If all this seems a bit fishy, it gets even fishier. There is a trout common to cold-water tributaries of the Pacific Ocean named after Dolly Varden. The first recorded uses of the name was in Northern California.

In an account by David Starr Jordan, yes, the same Jordan who’s name is on a Long Beach high school, a landlady in Soda Springs saw the brightly colored, spotted trout in the 1870s and said, “Why, that is a regular Dolly Varden.” The name stuck.

A Midwest-based folk/rock band shares the name, too. The Chicago quintet Dolly Varden took its name from what they call “a rare and beautiful species of trout.” The songwriters in the band both had fathers who were avid fisherman and “dreamt of one day catching the elusive Dolly Varden in an icy Alaskan lake.”

Ten hours north of Long Beach is the city of Dolly Varden, Nev., a desolate place sitting in the Dolly Varden Mountains near Utah. The area consists of 16 mineral claims and not much else. The Dolly Varden mine was opened in 1872 and was one of the richest copper mines in Elko County.

Going even farther north, a Canadian silver company of the same name focuses its energy on the development of the historic Dolly Varden Silver Mines in British Columbia.

Whether you like the Dickens, trout, minerals, baseball, folk rock or Long Beach boutique hotel version, there seems to be a Dolly Varden for everyone.

MR. LONG BEACH: Bloom, Love, Hate: Life Under the Purple Canopy

“Don’t even talk to me about these trees … I hate them!”

That was the greeting I received a few years ago while photographing jacaranda trees on Petaluma Avenue.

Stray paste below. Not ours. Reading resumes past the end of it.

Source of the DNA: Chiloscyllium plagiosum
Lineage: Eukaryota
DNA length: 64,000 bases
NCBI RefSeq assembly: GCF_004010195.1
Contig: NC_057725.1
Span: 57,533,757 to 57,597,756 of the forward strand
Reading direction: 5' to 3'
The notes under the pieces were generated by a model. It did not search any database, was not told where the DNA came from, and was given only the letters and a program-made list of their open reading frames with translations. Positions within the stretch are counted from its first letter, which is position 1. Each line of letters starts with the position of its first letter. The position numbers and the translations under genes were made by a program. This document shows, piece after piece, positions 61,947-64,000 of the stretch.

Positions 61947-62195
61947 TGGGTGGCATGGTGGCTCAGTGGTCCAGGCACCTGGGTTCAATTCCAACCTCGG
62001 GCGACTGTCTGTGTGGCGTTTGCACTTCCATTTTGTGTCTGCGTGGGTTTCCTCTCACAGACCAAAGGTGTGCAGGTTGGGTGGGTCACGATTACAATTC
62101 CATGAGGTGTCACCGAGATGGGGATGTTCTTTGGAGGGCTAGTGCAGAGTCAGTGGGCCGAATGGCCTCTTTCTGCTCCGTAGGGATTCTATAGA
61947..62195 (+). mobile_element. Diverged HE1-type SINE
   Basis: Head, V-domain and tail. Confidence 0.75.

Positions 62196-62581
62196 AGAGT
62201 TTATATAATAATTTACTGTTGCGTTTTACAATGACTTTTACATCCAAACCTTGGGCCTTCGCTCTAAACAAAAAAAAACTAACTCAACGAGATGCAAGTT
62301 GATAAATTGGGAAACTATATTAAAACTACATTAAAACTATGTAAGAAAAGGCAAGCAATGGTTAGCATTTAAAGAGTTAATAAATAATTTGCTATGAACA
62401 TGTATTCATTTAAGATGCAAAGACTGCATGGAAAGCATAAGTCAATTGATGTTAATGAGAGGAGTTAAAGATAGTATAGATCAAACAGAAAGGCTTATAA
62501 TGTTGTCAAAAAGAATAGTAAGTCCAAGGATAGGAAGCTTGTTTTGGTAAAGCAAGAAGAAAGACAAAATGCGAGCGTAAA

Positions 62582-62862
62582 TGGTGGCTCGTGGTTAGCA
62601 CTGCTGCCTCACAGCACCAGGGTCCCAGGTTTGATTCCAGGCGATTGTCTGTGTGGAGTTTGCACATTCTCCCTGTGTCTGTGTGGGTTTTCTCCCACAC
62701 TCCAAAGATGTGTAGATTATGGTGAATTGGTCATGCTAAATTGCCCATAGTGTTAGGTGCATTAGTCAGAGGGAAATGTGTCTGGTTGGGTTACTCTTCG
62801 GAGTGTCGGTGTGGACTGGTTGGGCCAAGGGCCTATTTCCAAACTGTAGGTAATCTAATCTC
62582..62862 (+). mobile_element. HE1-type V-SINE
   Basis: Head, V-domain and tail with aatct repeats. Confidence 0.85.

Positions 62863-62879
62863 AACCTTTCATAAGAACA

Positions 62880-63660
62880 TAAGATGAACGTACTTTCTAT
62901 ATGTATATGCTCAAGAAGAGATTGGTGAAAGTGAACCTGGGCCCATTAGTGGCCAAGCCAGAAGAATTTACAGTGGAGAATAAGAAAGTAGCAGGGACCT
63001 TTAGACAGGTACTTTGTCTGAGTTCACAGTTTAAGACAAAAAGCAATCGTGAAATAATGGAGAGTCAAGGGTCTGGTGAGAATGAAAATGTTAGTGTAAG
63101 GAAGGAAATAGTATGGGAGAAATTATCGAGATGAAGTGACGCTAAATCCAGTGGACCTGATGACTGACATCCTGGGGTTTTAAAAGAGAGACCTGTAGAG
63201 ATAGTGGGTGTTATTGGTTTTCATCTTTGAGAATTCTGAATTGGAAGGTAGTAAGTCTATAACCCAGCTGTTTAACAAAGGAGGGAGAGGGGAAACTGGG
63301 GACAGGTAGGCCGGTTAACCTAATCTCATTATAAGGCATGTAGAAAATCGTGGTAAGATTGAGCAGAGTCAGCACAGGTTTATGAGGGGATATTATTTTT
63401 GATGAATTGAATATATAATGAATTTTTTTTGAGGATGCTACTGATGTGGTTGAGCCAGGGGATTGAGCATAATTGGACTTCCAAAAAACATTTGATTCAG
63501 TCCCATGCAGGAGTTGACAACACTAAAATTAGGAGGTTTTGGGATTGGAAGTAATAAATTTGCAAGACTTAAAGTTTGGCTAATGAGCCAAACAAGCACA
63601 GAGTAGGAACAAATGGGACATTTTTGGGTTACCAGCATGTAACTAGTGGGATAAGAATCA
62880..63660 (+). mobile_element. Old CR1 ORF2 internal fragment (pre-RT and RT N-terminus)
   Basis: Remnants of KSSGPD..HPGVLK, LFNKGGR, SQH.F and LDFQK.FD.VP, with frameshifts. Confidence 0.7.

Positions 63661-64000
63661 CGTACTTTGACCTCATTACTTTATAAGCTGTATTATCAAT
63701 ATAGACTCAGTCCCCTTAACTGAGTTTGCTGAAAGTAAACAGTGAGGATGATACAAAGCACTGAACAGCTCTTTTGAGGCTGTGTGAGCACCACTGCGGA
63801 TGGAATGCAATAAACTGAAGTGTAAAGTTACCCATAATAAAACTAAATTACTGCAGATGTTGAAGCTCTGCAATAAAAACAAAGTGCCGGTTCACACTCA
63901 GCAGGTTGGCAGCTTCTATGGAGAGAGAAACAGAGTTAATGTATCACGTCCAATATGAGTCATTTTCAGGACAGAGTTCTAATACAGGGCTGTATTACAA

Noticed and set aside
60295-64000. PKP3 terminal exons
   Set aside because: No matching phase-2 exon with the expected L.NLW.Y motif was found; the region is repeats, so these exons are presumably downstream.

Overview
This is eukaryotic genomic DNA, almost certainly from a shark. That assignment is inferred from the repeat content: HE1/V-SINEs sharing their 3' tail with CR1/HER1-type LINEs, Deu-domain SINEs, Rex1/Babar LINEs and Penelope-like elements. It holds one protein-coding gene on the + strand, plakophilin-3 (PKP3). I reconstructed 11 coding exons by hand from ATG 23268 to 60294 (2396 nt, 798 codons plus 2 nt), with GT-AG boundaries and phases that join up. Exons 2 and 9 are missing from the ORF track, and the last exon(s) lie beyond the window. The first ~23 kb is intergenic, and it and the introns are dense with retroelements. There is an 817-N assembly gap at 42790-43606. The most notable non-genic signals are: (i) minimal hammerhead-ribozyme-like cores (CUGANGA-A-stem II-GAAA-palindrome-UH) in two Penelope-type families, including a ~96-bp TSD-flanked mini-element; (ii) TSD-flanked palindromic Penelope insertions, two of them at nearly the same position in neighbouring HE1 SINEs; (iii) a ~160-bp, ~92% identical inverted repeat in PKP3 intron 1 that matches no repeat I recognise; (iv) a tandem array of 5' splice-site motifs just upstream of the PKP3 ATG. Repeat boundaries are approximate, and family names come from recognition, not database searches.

The woman, who refused to be identified, continued: “If you live on this street you hate ’em because all they do is track in mud and dirt and everything else.”

That’s when I realized the jacaranda trees aren’t just pretty. They create real angst for Long Beachers that have to live under the purple canopy.

There are certain annual rituals when you’re a photojournalist in Long Beach. Every April, it’s fast cars; in June, it’s graduations; and in May, it’s the jacaranda trees.

This year, I wanted a different view of the blooming trees, so I sent my drone high above the 3600 block of Petaluma Avenue in East Long Beach.

The jacaranda is a native to tropical and subtropical regions of Central America, South America, Cuba, Hispaniola and the Bahamas. The ones in Long Beach were planted when developers built homes in the middle of the last century.

The residents of Petaluma Avenue have a love-hate relationship with the trees.

Jarred Gienapp has lived under the trees his whole life. He says they’re messy, but they’re pretty when they’re blooming. About the purple blooms he said, “Fifty-fifty – they’re nice and they give you a headache at the same time.”

Steve and Pamela Colucci have lived under the purple trees for 12 years.

As the words, “What do you think about these trees” were coming out of my mouth, Steve emphatically said, “We hate ’em.” He said he had to buy a blower to keep the blooms under control.

His wife, Pamela, added: “They’re pretty to the visitors that drive down the street, but they’re really stinky.” And, “You can’t have carpet if you live on this street,” she said.

Steve Colucci laughed as he recalled what the street looked like when they bought their home: “It was beautiful. It was green. It was October.”

During their first spring in the home when the rain of purple blossoms started, Steve recalls thinking, “Are you kidding me?”

MR. LONG BEACH: Willow Springs Park is Open… Parts of it.